Market-Driven Custom Applications
The list of possibilities for custom integration is literally endless (see sidebar on page 65). Although opportunities do exist in smaller installations, generally integrators will see potential for customization in larger, more complex projects. This is partly due to the amount of systems running, devices installed and intricacy of business processes or regulations typically found in these enterprise deployments. Regardless, some markets are more open to the idea, simply because there is a need.
City-wide deployments, for example, are very open to customization efforts since they have multiple security and business-related systems functioning in tandem. Often, they are blending video surveillance, access control, license plate recognition, analytics, portal overt digital systems (PODS), computer-assisted dispatch (CAD) systems, gun detection and so much more. They also require above-par efficiency when handling events or emergencies, and rely heavily on technology to ensure data is being shared across all entities.
Universities are also great candidates for in-depth customization. Typically, they are very forward-thinking in their approach to security and their IT departments will proactively pitch ideas. At the University of Louisiana Monroe (ULM), for instance, the residence halls have been equipped with a new campus alert system. This was developed through an SDK in response to state fire marshals who believed locks on shared bathroom doors in the dorms could be a safety hazard.
“We’ve helped ULM install an input device in dorm bathrooms that triggers an alarm in the system saying, ‘Assistance needed in dorm 104,’” says Brian Smith of United Automation. “So instead of having the student call into the dispatch center, they would pull a switch on the wall and an UPD operator would be able to dispatch a police officer to help the student.”
Giant retailers are also very much interested in custom efforts, specifically concerning point-of-sale integrations with video or anything to help minimize loss. Similarly, transportation organizations see value in integration onboard and wayside signage or application-specific systems like sonar technology at ports. And correctional institutions have been known to use customization to develop unique guard tour applications.
Win-Win: Commoditizing Your Ideas
As mentioned earlier, customization can help an integrator differentiate themselves in a bid, but they can also offer these services later and continue a relationship with an existing client. In some cases, when the effort is made to develop a custom application or a new functionality, an integrator can use this new solution to fulfill a broader market need. The solution itself becomes a software owned by the integrator that can be pitched to any potential customer. Because the development work is already completed, an exponential profit can be made for subsequent sales.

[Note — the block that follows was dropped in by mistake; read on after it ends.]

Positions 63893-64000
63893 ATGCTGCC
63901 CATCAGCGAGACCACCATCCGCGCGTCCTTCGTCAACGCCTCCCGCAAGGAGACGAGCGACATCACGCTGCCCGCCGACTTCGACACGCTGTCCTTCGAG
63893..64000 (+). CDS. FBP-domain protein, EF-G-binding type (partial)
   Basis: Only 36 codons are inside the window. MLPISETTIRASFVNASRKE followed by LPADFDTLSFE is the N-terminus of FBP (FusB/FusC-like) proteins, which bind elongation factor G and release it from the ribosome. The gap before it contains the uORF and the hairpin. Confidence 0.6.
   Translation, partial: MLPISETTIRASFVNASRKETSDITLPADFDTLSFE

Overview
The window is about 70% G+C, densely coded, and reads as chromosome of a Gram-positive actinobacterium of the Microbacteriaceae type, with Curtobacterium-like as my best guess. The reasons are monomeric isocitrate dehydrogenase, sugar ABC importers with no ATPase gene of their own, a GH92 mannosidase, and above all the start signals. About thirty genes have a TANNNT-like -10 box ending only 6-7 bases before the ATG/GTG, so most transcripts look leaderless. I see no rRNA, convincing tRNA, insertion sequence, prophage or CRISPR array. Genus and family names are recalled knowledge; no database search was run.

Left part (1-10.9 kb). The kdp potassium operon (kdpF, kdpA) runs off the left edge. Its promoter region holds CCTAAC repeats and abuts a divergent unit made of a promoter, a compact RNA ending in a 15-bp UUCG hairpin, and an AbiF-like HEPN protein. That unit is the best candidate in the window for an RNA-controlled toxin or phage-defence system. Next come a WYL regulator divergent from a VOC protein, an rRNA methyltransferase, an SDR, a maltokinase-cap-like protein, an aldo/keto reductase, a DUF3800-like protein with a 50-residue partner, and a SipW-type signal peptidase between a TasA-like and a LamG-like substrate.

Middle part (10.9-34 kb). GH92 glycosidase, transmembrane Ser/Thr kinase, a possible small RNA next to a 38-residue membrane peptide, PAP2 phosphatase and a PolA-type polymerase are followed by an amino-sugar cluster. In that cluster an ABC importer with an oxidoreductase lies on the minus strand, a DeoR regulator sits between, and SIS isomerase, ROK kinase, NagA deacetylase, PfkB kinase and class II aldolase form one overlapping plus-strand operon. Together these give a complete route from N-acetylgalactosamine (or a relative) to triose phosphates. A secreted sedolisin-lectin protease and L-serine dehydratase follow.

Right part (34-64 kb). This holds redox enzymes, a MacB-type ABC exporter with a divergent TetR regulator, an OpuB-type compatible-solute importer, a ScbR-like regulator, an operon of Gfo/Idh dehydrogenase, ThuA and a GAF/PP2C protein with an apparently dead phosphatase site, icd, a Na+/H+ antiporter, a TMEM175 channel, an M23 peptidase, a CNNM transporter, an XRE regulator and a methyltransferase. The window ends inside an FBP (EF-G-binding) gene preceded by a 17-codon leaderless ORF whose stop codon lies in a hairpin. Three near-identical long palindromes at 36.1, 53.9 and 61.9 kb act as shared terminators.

Customization can open a number of doors for integrators looking to expand their portfolio and win more business. And end users win too. Customization helps automate tasks, adds that extra personalization to the way a business functions, improves efficiency and system management, and ultimately can help lower operational costs. In the end, taking the time to evaluate and explore a security solution’s SDK makes smart business sense.
Field-Driven Customization Concepts
With a flexible and open security platform, developer resources available and the manufacturer ready to support an integrator’s efforts, the sky is really the limit. Some of the most open and robust SDKs on the market offer to the ability to develop some very impressive and unique system capabilities. Here are a few popular examples of custom applications that were built with the genius of an integrator developer and an SDK:
Automated lockdown driven by specific events — Not every security platform has built-in functionality for lockdown of specific areas in a building based on an event. However, it is a feature that is very popular among schools, universities, and police departments. Using development tools of security software, this is a simple macro to create where at the click of a mouse or other specified event, areas or building doors are automatically locked.
Parking lot full signage integration — Universities, airports or cities need to monitor the entrances and exits of vehicles into their parking garage so they can efficiently direct traffic to available parking areas. By integrating magnetic loops or vehicle counters within a security platform, the software will be able to recognize when the lot has reached full capacity and then trigger signage to indicate the lot is full. This automates a very mundane task, frees up valuable resources for other important tasks and enhances the level of service offered by parking facilities of major organizations.
Employee snack bar with access control and payroll integration — Using an SDK to integrate a POS workstation with access control readers and tying automated payroll deductions on the backend allows for moneyless purchases in a 24/7 unmanned break room. Employees simply select their items, swipe their cards, process their transaction and all the information is automatically relayed to the backend and deducted from their paychecks. Video surveillance integration adds another level of security, or serves to disprove any dubious claims.
Steve Bocking is Sales Engineer Manager at Genetec (genetec.com).
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